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Alphabet soup encryption

Letter rip
 
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Modern encryption keys seem to be limited to a few modern alphabets. One can attempt to stop brute force efforts at cracking by making the keys ever longer.

But wouldn't it be more efficient to include the characters of all known alphabets, ciphered and undeciphered?

4and20, Mar 17 2015

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       That's not really how it works.   

       An encryption key is really just a big, 'unguessable' number. You can represent an arbitrary number as a string of characters, in much the same way as you can represent a large number like a million using the string of digits "1000000".
Base 10 is traditional for human communication, but it's not particularly 'better' for storing data in. Other values which are commonly used in computing are 16 (hexadecimal), 64 (base64), and sometimes other compromises between human readability and byte- packing like 36 (case-insensitive letters and numbers), 95 (printable ASCII characters) or 256 (bytes).
  

       If you have more glyphs per character then you do need fewer characters, however each individual char needs more storage, so there's no saving - you still need as many combinations as you have in your number-range.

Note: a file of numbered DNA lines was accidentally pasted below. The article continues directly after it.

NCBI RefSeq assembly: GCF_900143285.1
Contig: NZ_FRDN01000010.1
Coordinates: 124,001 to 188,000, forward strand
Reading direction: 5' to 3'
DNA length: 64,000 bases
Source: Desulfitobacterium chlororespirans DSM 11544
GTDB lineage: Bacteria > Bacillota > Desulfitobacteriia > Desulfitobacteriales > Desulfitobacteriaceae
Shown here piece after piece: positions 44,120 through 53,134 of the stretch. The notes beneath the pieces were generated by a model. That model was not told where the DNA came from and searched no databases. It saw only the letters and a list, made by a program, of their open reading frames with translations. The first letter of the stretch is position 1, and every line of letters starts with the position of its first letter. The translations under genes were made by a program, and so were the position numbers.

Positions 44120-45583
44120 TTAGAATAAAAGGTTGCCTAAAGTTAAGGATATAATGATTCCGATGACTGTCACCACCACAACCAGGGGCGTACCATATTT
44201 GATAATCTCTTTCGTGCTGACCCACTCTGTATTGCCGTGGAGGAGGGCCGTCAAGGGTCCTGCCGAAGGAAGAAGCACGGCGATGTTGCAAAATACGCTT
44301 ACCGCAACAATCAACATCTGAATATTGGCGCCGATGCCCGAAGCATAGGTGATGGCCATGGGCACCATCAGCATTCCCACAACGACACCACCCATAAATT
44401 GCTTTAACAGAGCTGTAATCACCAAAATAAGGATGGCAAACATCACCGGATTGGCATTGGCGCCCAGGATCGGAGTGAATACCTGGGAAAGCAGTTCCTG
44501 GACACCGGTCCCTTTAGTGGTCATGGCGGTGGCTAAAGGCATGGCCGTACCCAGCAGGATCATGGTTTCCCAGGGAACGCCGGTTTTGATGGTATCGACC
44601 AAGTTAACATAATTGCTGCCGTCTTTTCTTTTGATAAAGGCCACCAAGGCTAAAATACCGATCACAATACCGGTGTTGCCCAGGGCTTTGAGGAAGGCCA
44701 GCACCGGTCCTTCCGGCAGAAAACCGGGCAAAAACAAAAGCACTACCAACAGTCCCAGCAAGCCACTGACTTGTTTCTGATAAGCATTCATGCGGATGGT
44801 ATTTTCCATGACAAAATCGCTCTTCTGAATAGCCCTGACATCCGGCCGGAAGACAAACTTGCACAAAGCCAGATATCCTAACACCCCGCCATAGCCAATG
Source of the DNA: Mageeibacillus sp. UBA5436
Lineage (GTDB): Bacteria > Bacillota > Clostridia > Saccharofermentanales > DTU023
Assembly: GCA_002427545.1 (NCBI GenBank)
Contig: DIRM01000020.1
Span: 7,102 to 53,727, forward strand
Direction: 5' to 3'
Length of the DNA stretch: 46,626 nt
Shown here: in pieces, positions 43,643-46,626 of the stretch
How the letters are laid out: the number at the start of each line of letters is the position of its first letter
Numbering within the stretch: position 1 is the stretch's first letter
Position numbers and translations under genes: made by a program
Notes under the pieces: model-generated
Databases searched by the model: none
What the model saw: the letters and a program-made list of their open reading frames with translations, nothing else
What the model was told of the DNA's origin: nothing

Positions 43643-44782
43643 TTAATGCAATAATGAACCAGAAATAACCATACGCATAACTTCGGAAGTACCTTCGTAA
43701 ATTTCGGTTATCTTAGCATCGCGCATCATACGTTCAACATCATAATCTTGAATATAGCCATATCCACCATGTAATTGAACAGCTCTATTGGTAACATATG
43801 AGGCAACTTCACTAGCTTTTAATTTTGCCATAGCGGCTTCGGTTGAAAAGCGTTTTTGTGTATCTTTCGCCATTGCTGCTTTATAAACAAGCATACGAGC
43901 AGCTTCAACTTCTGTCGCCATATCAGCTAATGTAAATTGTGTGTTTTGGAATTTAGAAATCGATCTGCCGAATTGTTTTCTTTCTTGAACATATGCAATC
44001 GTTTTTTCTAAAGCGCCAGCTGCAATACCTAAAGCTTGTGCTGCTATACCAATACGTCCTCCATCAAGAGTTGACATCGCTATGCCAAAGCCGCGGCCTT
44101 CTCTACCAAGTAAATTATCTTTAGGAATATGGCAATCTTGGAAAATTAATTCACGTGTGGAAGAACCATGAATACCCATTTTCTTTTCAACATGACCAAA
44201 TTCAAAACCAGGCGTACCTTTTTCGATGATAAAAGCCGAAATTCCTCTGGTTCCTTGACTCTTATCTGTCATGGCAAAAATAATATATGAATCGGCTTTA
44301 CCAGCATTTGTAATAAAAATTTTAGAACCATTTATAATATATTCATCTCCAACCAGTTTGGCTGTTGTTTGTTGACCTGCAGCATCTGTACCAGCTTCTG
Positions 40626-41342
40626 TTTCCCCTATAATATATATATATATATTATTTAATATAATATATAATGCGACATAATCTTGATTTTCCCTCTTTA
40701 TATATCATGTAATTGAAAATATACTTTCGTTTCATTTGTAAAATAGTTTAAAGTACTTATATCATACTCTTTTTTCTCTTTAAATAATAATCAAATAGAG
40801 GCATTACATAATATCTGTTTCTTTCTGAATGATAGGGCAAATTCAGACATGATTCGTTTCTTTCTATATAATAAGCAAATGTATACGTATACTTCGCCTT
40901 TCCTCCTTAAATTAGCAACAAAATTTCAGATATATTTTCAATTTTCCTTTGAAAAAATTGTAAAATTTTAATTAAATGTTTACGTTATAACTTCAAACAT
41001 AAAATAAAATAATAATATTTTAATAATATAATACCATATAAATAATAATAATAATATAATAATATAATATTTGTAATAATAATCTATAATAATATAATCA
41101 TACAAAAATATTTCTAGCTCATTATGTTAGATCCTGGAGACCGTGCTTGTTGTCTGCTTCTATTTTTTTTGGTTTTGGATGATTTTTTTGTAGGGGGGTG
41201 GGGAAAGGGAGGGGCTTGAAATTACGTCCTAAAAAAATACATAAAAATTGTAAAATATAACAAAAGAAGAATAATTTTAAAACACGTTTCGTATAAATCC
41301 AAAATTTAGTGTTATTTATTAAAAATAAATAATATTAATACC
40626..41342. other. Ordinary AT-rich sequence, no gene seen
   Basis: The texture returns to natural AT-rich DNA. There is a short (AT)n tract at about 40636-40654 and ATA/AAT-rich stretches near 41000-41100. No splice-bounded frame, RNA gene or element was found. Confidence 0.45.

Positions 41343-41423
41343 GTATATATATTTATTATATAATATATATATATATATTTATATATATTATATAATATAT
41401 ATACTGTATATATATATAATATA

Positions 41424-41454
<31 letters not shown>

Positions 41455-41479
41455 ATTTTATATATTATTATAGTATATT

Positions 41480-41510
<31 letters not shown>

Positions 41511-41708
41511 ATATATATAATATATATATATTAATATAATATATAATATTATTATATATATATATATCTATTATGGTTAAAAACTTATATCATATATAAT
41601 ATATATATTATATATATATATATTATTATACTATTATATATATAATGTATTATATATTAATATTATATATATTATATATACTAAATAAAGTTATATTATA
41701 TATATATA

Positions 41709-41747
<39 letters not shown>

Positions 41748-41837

You might save a little storage space if the data is stored unpacked in bytes - but when it gets significant it's simpler to use bytes (or groups of bytes) internally. And for human-mediated transfer, you definitely don't want to require users to input a string of arbitrary glyphs.
When people have problems getting the case right, distinguishing 'I' and '1', 'O' and '0' etc. in the small set available, it's probably not a good idea to bring in all of unicode.
  

       Unless you're a BOFH, in which case you might provide default passwords in dingbats.
Loris, Mar 17 2015
  

       Not to mention you'd have to freeze the can of spaghetti, then very carefully de-frost it at the other end.   

       Or presumably you could impregnate each spaghetti with an iron solution, and use magnets to hold them in place in transit.
not_morrison_rm, Mar 17 2015
  
      
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